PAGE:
And during those times he will sort through what’s happened, the mistakes you’ve made, and the times you don’t understand. And in those moments, if you choose to let Him in, he will come in and redeem those events, sorrows, and hurts.
God wants to sit with you, wherever you are and he wants the church to do the same with others. To sit with each other in the muck and mess of life. To be a shoulder for someone to cry on. To let someone know that they are not alone in what they are going through.
Jesus says in Matthew 11:28-30, “Come to me, all you who are weary and burdened, and I will give you rest. Take my yoke upon you and learn from me, for I am gentle and humble in heart, and you will find rest for your souls. For my yoke is easy and my burden is light.”
Let Jesus take whatever you are carrying, give it to Him! Give Him all of you so that He can reveal how He has worked in your life.
I encourage you over this next week to begin taking steps to serve those closest to you.
Jesus calls us to serve so that the body of Christ is built up wherever they are. And maybe the first step for you is just writing out your story or whatever you’re feeling just like David did in the Psalms.
For me, writing it out, made me truly reflect on what God had done in my life and illuminated that He really was there even when I didn’t necessarily see it. Maybe for some of you, it’s crying out for help to others when you need it. Or it’s just sitting down with someone and listening to their story and pointing out all that God has done.
Whatever it is, I pray that you will let God work through you to serve those closest to you because it can be absolutely incredible to be on an adventure with Him.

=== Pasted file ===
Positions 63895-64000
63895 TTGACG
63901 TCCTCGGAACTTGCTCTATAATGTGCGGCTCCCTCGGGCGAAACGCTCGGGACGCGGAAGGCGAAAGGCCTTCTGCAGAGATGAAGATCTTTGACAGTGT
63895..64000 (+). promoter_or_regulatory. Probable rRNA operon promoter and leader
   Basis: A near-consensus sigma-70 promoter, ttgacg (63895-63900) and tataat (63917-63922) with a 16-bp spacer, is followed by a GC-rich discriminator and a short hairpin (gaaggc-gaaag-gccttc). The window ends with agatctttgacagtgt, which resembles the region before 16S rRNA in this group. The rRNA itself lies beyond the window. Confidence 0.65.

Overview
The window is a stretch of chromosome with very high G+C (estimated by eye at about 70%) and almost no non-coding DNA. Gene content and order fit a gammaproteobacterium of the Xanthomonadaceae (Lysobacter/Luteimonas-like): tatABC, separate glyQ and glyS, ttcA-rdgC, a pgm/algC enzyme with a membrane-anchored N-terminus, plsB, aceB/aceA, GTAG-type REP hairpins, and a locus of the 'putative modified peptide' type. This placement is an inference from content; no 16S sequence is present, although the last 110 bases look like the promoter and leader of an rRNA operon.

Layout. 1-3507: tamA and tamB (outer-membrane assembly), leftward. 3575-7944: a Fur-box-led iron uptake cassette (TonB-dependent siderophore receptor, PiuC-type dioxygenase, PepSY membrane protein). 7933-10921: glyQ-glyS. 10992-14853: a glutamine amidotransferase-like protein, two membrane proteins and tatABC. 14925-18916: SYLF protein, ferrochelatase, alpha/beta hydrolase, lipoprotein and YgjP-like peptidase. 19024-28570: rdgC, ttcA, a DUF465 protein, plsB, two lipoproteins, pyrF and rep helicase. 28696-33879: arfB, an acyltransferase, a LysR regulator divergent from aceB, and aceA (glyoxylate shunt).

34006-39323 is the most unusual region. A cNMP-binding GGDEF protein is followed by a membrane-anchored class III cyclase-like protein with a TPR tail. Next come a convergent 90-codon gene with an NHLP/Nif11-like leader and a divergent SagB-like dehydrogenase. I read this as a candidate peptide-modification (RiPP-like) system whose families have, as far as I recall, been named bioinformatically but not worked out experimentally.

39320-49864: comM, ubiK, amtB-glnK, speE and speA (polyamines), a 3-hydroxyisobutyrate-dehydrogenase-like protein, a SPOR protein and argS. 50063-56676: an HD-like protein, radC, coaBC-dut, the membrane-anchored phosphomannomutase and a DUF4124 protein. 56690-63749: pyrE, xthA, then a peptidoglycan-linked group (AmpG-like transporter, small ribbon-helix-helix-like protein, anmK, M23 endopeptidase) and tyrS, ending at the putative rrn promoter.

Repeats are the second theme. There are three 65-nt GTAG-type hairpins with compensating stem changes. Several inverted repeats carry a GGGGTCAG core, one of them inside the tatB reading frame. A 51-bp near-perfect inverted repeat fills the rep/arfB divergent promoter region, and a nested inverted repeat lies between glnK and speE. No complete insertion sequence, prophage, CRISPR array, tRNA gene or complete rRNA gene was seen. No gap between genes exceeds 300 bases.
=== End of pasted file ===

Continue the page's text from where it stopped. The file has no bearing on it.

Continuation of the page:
First Congregational Church
July 3, 2016
Seventh Sunday after Pentecost
“Freedom To – Freedom In”
Rev. Dinah Haag, preaching
Ole asked, “What do you call an American drawing?” Sven answered, “What?” Ole replied, “A Yankee doodle!” The teacher said, “More than 200 years ago, our forefathers defeated the British in the Revolutionary War. Maynard replied, “Wow! They must have been pretty strong, four men defeating a whole army!” four fathers….
It has been interesting, working our way through the book of Acts since May. The chapters were lined up with the Sundays, and adjusted slightly for vacation and such - but without reading ahead at all, seriously. So it was completely without knowing that this morning’s scripture passage would fall on this Independence Sunday, and I doubt I could have done much better, pulling a passage from thin air. So Go God, again!
Long before the Bible was written down, there were rules that the “chosen” people had to follow. In fact, there are not just ten commandments, but 613 in the first five books of the Bible. From the book of Leviticus, God told Moses and his brother, Aaron, “You may eat any animal that has a divided hoof and that chews the cud.”
So camels and rabbits chew their cud, but they don’t have hooves. Pigs have divided hooves, but don’t chew their cud, so pork is not permissible. As a personal aside, a world without bacon, side pork or or any other pork products would be just plain sad.